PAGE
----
I was asked by a friend who had bought a commercial premise in Kl to peruse an invoice issued by Magna Park pertaining to the delivery of Vacant Possession (VP).
Magna Park has directed the purchaser to take delivery of VP(letter dated 26th September 2005) and had invoiced $12,775.00 for quit rent, insurances and maintenance cost.
The invoice states that the purchaser is required to pay within 14 days for:
Quit Rent for year 2004 and 2005 $1,588.80
Insurance Premium for invoice Year 2004 and 2005 $1,186.60
Maintenance Charges invoiced $5,400.00
Renovation Deposit $4,500.00
Consent Fee $100.00
Reading the the invoice, I was perplex and flabbergasted.
Isn't this daylight robbery?
First, the letter dated 26th September 2005 informed the purchaser to take delivery of vacant possession. Therefore, vacant possession could only take place after this date.
The Sales and Purchase Agreement (S&P) states that Upon completion of the said Property, and ONLY upon completion, the purchaser will then be required to insure and keep insured the respective property against loss or damages (section 4.03(a). 4.03(b) of the S&P states that "From the date the Purchaser takes vacant possession of the said Property or the date deemed to have taken vacant possession, the purchaser will then have to pay insurance premium."
Similarly, section 5.06 of the S&P states that the Purchaser shall from the date he takes vacant possession contribute from time to time, a fair and justifiable proportion of the cost and expenses of their maintenance, upkeep and repair.
Both the two conditions clearly specify that such payment for maintenance and insurance shall only be paid after the delivery of Vacant Possession. What is puzzling is that the invoiced payment was for the period 2004 and 2005. Assuming that Vacant Possession did take place in September 2005, how can the developer invoice quit rent, maintenance and insurance premium for 2004 and 2005? Is this fraud?
Coming back to Vacant Possession, the developer had only sent this letter informing the purchaser that Vacant Possession can now take place.
However, Clause 23 of the Housing Development Act 1966 (HDA 1966) specify the Time for delivery of vacant possession. It states that Vacant Possession shall be delivered to the Purchaser in the manner prescribed in Clause 24 HDA 1966.
Clause 24(1) stipulates the manner of delivery of Vacant Possession. First, the Architect must certify that the construction of the property must be duly completed and water and electricity supply are ready for connection; and secondly, the Vendor has applied for the issuance of the Certificate of Fitness for Occupation from the Authority in compliance with all the relevant provisions of the Uniform By-Law 1984. Then if all these are complied, the purchaser would then be required to pay all other monies due under the S&P; thereupon, the Vendor shall let the purchaser take possession of the said property.
Clause 24(2) states that the delivery of vacant possession by the Vendor SHALL (must) be supported by (a) a certificate by the Architect certifying that the building is duly constructed and completed in accordance with the terms and conditions stipulated in the S&P and also in compliance with the relevant Acts, By-Laws, and Regulations imposed by the Authority; and that (b) a letter of confirmation from the Authority certifying that FORM E as prescribed under the Uniform Building By-Law 1984 has been duly submited by the Vendor, checked and accepted by the Authority.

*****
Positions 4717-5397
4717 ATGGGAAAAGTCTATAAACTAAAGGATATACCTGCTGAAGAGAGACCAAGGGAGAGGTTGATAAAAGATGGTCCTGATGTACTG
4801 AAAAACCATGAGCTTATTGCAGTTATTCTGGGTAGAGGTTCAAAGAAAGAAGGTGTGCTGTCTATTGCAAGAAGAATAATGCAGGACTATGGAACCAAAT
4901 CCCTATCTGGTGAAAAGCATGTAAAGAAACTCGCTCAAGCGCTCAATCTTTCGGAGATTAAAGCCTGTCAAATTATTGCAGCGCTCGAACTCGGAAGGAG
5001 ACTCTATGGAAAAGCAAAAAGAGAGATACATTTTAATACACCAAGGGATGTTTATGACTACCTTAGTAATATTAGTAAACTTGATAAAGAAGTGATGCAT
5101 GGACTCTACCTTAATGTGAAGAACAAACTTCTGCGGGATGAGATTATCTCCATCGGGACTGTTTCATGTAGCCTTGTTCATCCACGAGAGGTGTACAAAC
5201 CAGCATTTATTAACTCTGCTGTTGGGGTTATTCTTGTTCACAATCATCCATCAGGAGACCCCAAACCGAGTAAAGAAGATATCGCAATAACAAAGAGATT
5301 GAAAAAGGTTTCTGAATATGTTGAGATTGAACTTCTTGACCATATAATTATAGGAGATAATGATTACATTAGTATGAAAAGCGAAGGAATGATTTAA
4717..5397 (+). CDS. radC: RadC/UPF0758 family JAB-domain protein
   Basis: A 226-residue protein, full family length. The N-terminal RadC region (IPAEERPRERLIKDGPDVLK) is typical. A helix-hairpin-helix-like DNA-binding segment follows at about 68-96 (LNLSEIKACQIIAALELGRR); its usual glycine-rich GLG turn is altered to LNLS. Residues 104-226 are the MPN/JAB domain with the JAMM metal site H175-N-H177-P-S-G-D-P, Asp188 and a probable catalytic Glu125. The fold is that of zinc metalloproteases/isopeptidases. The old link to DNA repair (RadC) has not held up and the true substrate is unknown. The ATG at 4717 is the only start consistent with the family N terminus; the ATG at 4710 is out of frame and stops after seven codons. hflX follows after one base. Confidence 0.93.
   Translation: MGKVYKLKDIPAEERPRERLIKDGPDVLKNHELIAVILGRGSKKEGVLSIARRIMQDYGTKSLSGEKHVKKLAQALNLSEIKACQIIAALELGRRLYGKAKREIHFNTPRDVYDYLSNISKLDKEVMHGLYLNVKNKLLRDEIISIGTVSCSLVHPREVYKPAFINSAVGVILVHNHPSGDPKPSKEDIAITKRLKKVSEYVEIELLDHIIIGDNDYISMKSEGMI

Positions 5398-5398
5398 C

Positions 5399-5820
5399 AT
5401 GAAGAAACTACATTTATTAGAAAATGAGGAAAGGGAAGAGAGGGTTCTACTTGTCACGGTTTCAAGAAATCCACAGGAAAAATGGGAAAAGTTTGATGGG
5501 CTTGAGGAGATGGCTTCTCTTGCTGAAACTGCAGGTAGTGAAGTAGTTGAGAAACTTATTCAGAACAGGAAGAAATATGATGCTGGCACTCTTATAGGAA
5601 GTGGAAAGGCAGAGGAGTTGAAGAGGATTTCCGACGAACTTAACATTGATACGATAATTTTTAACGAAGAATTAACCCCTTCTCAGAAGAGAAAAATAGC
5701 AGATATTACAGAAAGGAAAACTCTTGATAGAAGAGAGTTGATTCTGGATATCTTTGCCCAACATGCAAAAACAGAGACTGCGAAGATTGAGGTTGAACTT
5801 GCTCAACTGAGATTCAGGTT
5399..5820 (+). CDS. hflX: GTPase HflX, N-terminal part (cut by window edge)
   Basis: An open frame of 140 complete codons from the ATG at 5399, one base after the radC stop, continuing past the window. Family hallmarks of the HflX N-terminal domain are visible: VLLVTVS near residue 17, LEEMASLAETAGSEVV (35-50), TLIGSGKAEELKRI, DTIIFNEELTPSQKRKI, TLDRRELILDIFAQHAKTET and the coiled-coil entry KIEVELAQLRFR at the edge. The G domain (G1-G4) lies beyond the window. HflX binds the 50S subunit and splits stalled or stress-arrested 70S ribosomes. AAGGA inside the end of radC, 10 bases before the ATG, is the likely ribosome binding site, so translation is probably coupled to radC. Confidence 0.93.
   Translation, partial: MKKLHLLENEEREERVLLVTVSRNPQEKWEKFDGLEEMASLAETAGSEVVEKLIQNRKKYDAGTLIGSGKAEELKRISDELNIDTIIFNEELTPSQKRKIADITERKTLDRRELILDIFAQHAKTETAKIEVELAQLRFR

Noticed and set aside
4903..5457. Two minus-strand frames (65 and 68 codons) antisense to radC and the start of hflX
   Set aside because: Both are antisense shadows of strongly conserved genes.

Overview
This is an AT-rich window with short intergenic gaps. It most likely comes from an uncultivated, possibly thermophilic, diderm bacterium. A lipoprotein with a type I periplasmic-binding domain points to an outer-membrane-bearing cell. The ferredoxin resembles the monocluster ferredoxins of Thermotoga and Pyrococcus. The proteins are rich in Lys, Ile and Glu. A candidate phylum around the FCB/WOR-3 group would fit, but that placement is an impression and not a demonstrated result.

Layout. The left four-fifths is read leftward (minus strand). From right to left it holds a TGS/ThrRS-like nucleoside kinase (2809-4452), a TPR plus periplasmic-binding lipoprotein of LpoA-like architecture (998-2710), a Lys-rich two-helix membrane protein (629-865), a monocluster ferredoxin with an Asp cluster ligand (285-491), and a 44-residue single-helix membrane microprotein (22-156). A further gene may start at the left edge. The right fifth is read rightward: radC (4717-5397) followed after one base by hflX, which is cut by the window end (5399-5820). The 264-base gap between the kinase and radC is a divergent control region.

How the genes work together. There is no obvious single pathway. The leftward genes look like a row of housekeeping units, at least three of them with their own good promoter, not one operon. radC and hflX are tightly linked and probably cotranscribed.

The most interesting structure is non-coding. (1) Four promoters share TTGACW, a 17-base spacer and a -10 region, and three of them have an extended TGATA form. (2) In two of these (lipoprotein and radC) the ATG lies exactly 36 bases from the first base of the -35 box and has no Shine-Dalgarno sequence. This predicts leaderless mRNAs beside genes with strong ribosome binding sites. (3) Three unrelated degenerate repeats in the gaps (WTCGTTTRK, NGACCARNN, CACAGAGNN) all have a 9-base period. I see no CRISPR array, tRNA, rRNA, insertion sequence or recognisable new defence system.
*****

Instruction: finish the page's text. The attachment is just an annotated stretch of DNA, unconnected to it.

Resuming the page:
At such, it is condition precedent that the vendor must have fully complied with Clause 24, that is, the purchaser must have received a Certificate of Completion issued by the Architect; and the Vendor had submitted FORM E to the Authority and it was duly accepted by the Authority; and that water and electricity supply are made ready for connection to the said Building; then the Vendor can seek to deliver vacant Possession to the Purchaser and the Purchaser would then be required to pay all the other monies due.
The vendor will have to deliver all the documentary proof to the purchaser that they had duly complied with Clause 24; otherwise, the property will not be construed to be ready for vacant possession. If the contract period had passed and the Vendor fails to deliver vacant possession, the Vendor shall be liable to pay to the Purchaser Liquidated Damages (LAD) at the rate of 10% per annum calculated from the date stipulated in the contract (S&P) to the date when the Purchaser takes Vacant Possession. Such LAD shall be paid immediately upon the date the Purchaser takes Vacant Possession (Clause 23(2)).
As can be seen, Magna Park did not provide the documentary proof to the purchaser in accordance with Clause 24 HDA 1966. At such, no vacant possession could had taken place as per the letter from the developer. The purchaser is advised not to pay the monies requested. Any attempt to apply undue influence or to exert duress upon the purchaser will be construed as a breach of contract and an act of repudiation of contract. Section 74 of the contracts Act 1950 would then apply.
Whatever it is, the claim of $12,775.40 is wrongful and not in accordance with the terms and conditions of contract. The Vendor can only invoice the quit rent, insurance premium and maintenance charges beginning from the date of vacant possession. As the invoice had stated the charges for the period of 2004, that is, before the date of vacant possession, it is an attempt to mislead or misrepresent to the purchaser to induce him to pay for services beyond the terms of the contract. This can be implied that the developer may have misrepresented their claim and of which would cause innocent/ignorant purchaser to suffer losses beyond the terms of the agreement.It is unprofessional and unwise for the developer to act at such and would destroy their integrity.